29 January 2008

Interactive Digital Reading... from the start

Bad news and good news.

"This week, LeapFrog pulls the wraps off the LeapPad’s successor, the Tag," says a New York Times article, "a thick, white and green plastic stylus that turns paper books into interactive playthings. LeapFrog is betting that the $50 Tag, which will be available this summer along with an 18-volume library that includes children’s classics like “The Little Engine That Could” and “Olivia,” will be the hit it badly needs. It calls the Tag its “biggest launch ever.”

"The Tag, officially called the Tag Reading System, works a lot like the LeapPad. Children can tap a word with it and the stylus reads the word, or its definition, aloud. They can tap on an image to hear a character’s voice come alive. Interactive games test their reading comprehension. At its simplest, the Tag can also act as an audio book and simply read a story from beginning to end.

"But while the LeapPad system required spiral-bound books to be placed on a clunky, laptop-sized plastic console with a pointing device attached to it, LeapFrog has put all of the Tag’s smarts into the inch-and-a-half-thick stylus. It works on books whose pages are imprinted with invisible dots that allow a small infrared camera at the tip of the Tag to recognize words or images on the page. That makes it far more portable and easier to use than the LeapPad, says Jeffrey G. Katz, the chief executive of LeapFrog."

What's good?
If "Tag" catches on it will prove what many of us have been saying all along - that digital reading software belongs everywhere in education, including at the beginnings of literacy.

What's bad?
Parents will pay for this stuff. Schools will pay for this stuff, rather than utilizing the technology that would already surround them if they simply opened their eyes (and took their ridiculous internet filters off). Instead of training students for life, parents and schools will (once again) waste a fortune on one-shot toys.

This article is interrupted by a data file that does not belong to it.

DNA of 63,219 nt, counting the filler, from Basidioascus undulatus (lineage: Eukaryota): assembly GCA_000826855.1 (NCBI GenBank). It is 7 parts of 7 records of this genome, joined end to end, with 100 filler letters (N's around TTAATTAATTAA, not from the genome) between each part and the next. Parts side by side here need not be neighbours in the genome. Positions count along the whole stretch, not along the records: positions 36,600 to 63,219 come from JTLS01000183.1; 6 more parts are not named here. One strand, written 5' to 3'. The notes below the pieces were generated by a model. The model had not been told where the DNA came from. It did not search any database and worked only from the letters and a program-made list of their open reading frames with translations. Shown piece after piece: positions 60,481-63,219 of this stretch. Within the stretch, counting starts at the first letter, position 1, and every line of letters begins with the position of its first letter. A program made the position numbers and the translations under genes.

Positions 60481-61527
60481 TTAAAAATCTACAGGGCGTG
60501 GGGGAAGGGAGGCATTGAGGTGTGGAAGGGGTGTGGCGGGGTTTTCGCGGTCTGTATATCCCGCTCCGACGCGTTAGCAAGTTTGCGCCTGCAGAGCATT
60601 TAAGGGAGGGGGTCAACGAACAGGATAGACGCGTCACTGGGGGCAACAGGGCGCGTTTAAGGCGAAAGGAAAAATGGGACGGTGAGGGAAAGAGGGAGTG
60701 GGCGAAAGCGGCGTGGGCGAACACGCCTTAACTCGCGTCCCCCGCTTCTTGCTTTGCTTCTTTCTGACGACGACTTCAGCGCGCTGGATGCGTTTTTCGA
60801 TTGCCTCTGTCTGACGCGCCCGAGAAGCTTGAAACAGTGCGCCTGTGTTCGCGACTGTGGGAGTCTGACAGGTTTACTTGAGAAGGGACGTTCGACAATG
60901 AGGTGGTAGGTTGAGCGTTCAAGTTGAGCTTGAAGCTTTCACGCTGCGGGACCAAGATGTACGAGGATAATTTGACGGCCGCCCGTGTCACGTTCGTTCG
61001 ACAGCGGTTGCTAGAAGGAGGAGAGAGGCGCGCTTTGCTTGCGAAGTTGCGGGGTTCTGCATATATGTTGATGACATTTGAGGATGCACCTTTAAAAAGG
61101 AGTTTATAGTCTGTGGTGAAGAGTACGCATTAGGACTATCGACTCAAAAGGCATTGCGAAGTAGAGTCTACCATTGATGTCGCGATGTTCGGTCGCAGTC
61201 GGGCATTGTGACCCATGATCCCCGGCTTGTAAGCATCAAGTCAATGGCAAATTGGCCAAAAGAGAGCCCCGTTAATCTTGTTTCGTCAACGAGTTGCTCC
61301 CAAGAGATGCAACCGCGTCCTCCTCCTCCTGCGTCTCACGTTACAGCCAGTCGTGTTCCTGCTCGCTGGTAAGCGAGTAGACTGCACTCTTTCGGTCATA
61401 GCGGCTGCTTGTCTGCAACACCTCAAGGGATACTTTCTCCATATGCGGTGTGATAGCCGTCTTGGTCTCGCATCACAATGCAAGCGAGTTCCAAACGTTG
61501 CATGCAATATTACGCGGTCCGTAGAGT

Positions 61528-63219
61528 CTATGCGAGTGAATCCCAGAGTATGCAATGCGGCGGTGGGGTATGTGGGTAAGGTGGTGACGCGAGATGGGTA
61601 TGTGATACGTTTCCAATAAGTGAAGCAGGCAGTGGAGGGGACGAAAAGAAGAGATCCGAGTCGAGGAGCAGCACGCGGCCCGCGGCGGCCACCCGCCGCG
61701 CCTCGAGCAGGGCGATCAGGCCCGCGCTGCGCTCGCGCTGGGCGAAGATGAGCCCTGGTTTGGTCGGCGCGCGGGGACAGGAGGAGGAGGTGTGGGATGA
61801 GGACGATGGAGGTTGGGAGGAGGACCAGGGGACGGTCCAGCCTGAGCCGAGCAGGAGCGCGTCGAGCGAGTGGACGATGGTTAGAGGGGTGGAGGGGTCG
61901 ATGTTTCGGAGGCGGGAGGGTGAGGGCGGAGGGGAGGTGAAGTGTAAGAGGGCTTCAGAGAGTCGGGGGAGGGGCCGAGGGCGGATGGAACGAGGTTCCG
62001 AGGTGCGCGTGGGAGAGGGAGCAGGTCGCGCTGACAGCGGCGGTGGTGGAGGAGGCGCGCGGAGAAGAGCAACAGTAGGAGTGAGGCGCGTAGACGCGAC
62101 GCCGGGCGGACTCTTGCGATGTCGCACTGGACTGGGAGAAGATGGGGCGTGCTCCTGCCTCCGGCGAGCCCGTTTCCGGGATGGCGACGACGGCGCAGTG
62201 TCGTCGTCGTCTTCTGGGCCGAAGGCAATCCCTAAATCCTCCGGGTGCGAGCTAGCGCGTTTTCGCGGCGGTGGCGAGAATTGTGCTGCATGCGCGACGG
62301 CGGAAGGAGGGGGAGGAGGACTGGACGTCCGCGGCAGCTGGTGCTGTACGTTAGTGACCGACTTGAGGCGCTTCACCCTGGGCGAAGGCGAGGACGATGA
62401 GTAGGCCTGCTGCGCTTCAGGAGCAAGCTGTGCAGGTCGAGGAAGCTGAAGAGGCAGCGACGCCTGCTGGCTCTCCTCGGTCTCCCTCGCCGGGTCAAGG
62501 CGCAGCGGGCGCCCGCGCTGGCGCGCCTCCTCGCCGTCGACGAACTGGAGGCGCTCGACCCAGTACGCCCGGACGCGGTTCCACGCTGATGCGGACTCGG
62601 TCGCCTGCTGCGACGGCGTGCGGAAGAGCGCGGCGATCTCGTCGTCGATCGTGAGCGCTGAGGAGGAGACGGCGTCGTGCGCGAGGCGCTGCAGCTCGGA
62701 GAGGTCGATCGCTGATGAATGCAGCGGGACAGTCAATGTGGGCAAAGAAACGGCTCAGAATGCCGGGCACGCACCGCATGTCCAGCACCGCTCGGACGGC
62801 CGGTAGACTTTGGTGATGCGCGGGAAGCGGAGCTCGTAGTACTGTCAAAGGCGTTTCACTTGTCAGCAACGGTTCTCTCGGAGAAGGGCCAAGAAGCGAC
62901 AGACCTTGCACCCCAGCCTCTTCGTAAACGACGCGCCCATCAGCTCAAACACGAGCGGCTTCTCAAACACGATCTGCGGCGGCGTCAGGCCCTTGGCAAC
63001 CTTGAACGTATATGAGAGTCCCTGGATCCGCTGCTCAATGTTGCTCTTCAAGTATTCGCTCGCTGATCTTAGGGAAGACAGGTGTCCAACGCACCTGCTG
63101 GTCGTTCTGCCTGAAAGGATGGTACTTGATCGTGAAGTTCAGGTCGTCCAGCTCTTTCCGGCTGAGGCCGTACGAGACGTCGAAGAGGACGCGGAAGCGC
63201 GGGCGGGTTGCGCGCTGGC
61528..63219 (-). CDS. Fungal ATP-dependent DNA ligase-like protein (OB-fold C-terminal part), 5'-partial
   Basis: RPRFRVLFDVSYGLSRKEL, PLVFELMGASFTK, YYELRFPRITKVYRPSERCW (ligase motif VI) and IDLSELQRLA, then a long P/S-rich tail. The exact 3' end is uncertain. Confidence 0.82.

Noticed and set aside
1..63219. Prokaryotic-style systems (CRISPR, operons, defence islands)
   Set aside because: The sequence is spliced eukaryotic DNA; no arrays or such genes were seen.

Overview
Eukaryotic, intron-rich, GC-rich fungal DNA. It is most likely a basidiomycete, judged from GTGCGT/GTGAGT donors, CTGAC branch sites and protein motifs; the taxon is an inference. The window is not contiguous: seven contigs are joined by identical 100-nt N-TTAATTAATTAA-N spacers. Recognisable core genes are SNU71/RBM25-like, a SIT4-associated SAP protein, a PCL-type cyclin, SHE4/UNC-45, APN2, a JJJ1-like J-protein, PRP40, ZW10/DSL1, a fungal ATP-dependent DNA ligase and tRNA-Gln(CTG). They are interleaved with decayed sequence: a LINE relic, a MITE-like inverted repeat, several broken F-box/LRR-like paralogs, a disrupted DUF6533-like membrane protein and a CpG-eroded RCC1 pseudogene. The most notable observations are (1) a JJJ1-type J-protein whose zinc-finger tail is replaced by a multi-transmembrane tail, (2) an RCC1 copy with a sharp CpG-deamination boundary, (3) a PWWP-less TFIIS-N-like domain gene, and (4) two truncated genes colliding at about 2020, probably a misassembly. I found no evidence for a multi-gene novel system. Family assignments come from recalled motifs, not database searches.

"Jane O’Connor, author of the best-selling Fancy Nancy series (Two of her titles are being adapted for the Tag), who described herself as “not a very pro-technology person,” was a skeptic at first, but has since come around.

'“Sometimes it might be easier for a child who is struggling not to have a parent breathing down their neck,” she said. “You get stuck, you tap a word. The only expectation is coming from you, the kid.”'Yes, of course. As anyone who has joined the Firefox Browser with Click, Speak and right-click definitions (and translations) already knows (all completely free and cross-platform). Or as anyone who has used Microsoft Reader already knows (completely free, Windows only), or even as those who have used Natural Reader (completely free, Windows only) already understand.

We also understand that, for less than the cost of a "Tag" you can add a Canon LiDE scanner to your computer (which comes with a "lite" version of OmniPage) and convert any of your child's (or students') books into digital form.

What these systems do - and the "Tag" does less well, at high expense, is allow all readers to get the support they need. Whenever an "issue" arises in the text, be it new vocabulary, a confusing word, an un-understood word - for whatever reasons, inexperience, dyslexia, second-language acquisition, cognitive problems, or simply "reading above your knowledge level" - students can turn to digital supports. Right-click and hear the word. Or right-click and have the word defined. Or right-click and have the word translated. It allows literacy to expand while independence expands.

What these systems do - and the "Tag" cannot do at all - is grow with your child. Leapfrog thinks new vocabulary acquisition matters while reading The Little Engine that Could. But I suspect it will matter just as much when we try to read Dickens, or Tolstoy, or Joyce, or perhaps your physics textbook.

If "Tag" succeeds, it will prove that what digital reading does is essential to young readers. But it will also prove that Americans, and their schools, are always happy to spend more and get less when it comes to educational technology.

- Ira Socol

Blog Alert!
- Over at jamessocol.com a series has begun exploring true web accessibility. If you have any educational website this is vital information that you must read...

The Drool Room by Ira David Socol, a novel in stories that has - as at least one focus - life within "Special Education in America" - is now available from the River Foyle Press through lulu.com

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